He defeated Miller 40% to 30%. Sen. Roger Manno, who gave up his seat in District 19 to run for Congress, came in fourth.

This is Trone’s second attempt at winning a seat in Congress. In 2016 he placed second to state Sen. Jamie Raskin in the 8th Congressional District primary election after spending at least $12 million of his own money. Trone has already spent $9.5 million in this year’s race.

Trone will face Republican primary winner Amie Hoeber in the general election.

Council at large

In the County Council At-Large race, County Executive Ike Leggett endorsed (Correction 6/28/18) three of the four candidates who defeated 29 others in the Democratic primary. Three at-large seats belonging to Marc Elrich, Roger Berliner and Nancy Floreen opened up due to term-limits that Robin Ficker had put on the ballot two years ago.

Incumbent Hans Riemer, Will Jawando, a former Obama administration official and attorney, Evan Glass, a non-profit executive director, and Gabe Albornoz, the Montgomery County Department of Recreation Director are the top vote getters. The Democratic primary winners will face four Republicans in the general election.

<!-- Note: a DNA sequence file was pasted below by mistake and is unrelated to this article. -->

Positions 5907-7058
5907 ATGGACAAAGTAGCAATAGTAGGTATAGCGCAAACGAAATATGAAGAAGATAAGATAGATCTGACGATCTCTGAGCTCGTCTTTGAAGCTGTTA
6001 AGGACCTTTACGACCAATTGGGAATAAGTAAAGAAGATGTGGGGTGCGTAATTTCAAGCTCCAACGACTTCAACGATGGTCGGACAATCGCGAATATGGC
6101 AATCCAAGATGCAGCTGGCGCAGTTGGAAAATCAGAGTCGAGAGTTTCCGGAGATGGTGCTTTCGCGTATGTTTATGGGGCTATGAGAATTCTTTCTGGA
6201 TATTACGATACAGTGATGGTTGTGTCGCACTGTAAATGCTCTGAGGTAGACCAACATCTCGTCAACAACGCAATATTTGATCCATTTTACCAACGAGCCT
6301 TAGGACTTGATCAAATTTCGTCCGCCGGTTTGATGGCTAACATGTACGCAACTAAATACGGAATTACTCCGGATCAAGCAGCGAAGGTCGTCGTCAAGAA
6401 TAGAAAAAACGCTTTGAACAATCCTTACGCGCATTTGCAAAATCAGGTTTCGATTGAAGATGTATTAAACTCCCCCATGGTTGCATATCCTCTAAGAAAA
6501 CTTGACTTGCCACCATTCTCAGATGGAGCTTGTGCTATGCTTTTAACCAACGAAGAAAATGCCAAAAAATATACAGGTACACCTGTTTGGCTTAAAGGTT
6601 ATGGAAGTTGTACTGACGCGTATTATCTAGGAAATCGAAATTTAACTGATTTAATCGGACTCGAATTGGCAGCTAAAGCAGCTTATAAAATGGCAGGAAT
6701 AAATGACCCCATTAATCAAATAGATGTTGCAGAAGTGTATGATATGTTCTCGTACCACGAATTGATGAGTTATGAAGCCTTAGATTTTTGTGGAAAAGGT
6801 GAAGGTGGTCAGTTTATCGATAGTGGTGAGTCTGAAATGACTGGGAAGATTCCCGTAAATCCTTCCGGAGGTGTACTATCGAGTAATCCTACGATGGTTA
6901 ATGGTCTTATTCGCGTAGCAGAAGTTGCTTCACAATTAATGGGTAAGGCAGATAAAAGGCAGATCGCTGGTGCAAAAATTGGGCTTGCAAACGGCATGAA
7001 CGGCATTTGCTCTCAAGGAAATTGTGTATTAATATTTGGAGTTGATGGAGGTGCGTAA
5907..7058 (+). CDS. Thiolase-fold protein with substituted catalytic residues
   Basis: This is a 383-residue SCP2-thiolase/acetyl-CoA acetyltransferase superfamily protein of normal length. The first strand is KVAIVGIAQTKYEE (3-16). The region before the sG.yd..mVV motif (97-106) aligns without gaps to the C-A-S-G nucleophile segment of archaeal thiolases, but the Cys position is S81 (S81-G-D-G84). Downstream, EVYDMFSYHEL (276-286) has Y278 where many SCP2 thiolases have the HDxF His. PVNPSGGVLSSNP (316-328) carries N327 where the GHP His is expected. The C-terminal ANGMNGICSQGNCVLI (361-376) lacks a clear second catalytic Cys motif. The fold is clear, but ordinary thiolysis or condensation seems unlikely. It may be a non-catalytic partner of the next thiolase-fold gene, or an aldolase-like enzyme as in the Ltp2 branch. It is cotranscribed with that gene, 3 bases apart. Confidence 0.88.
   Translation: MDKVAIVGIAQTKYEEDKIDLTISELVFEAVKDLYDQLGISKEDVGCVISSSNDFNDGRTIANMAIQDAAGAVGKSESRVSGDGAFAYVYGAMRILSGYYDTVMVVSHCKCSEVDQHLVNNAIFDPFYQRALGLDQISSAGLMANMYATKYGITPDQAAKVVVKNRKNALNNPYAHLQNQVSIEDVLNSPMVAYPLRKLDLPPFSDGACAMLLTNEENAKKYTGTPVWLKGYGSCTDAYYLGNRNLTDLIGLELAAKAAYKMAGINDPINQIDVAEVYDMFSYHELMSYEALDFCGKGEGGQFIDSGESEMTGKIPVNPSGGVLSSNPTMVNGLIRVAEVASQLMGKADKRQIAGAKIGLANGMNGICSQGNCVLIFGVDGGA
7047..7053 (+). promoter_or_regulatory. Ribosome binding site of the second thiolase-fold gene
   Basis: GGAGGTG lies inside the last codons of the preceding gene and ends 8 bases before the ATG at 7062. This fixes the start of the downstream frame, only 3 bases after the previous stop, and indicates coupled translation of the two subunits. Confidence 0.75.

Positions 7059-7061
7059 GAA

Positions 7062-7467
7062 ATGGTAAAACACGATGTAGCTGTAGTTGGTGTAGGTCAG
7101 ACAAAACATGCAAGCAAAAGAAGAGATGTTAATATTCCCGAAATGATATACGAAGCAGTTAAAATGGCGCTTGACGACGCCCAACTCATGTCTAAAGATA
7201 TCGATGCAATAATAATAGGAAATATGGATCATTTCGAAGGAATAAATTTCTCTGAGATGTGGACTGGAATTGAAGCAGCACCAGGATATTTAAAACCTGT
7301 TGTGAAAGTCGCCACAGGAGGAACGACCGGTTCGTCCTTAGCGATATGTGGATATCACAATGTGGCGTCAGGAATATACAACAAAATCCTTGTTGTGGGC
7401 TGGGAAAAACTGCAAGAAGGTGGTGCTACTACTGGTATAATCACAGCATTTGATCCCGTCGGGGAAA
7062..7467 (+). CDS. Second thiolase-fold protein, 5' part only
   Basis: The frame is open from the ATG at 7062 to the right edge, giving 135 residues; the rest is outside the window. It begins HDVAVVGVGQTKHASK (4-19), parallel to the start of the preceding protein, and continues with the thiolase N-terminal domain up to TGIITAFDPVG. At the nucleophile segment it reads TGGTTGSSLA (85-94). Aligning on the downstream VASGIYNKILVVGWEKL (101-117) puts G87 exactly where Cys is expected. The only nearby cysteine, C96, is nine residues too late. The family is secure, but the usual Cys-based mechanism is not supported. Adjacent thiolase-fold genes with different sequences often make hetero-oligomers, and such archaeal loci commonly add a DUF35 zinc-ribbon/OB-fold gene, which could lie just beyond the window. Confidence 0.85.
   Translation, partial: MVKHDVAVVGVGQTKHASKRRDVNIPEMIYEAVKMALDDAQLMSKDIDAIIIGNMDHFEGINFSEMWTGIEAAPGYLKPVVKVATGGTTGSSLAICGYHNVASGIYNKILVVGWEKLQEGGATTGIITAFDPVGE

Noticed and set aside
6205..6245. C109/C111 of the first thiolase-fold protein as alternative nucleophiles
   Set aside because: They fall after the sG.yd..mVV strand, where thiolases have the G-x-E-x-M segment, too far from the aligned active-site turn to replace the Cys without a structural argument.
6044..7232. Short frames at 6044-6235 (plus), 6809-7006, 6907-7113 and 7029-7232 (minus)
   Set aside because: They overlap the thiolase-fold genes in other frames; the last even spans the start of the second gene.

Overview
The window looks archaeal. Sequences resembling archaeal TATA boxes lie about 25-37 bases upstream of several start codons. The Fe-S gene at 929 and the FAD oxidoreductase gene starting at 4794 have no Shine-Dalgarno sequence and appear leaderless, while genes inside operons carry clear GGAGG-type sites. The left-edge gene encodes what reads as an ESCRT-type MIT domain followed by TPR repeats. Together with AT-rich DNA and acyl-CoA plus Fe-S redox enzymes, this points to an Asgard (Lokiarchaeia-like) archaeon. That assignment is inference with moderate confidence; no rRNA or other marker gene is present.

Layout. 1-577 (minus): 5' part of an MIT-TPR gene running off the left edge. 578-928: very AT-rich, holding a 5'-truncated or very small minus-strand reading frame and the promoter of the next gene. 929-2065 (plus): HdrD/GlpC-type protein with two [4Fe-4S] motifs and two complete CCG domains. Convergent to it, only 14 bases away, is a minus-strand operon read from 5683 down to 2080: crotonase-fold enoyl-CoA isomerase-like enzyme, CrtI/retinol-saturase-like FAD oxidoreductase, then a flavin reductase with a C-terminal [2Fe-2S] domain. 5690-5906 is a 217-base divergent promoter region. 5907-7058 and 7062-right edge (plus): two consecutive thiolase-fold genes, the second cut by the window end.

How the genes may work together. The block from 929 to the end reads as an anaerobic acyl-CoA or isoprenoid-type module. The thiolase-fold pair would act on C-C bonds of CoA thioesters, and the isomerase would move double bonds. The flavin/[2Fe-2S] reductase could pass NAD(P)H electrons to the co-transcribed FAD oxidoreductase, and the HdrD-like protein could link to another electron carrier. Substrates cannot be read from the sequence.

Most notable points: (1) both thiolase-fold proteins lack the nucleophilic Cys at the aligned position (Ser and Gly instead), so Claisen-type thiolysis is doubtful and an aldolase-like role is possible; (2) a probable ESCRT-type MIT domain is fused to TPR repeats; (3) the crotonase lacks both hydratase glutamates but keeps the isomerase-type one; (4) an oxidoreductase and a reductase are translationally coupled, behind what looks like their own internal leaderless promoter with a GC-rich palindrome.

Andrew Friedson won the Democratic primary in Council County District 1, where Berliner is serving his third and final term. Del. Ana Sol Gutierrez, who is serving her fourth term in Legislative District 18, finished second.   

Incumbent District 2 Councilmember Craig Rice easily defeated Tiquia J. Bennett in the Democratic primary, winning 73% to 26%.

Sidney Katz, who is serving in his first term, prevailed over challenger Ben Shnider in County Council District 3 race 52.5% to 47.5%.

Nancy Navarro, who has served two terms and two years in County Council District 4, defeated opponent Jay Graney 90% to 9%.

Incumbent Councilmember Tom Hucker won re-election with 67% of the vote facing off against two primary opponents.

Incumbent legislators lose

In state legislative races, two incumbents lost their seats to newcomers.

Del. Shane Robinson, District 39, will not be returning the House of Delegates next year. Political newcomers Lesley Lopez and Gabriel Acevero will advance to the general with incumbent Del. Kirill Reznik. A seat opened up in the district when Del. Charles Barkley announced a run for County Council At-Large, which he lost.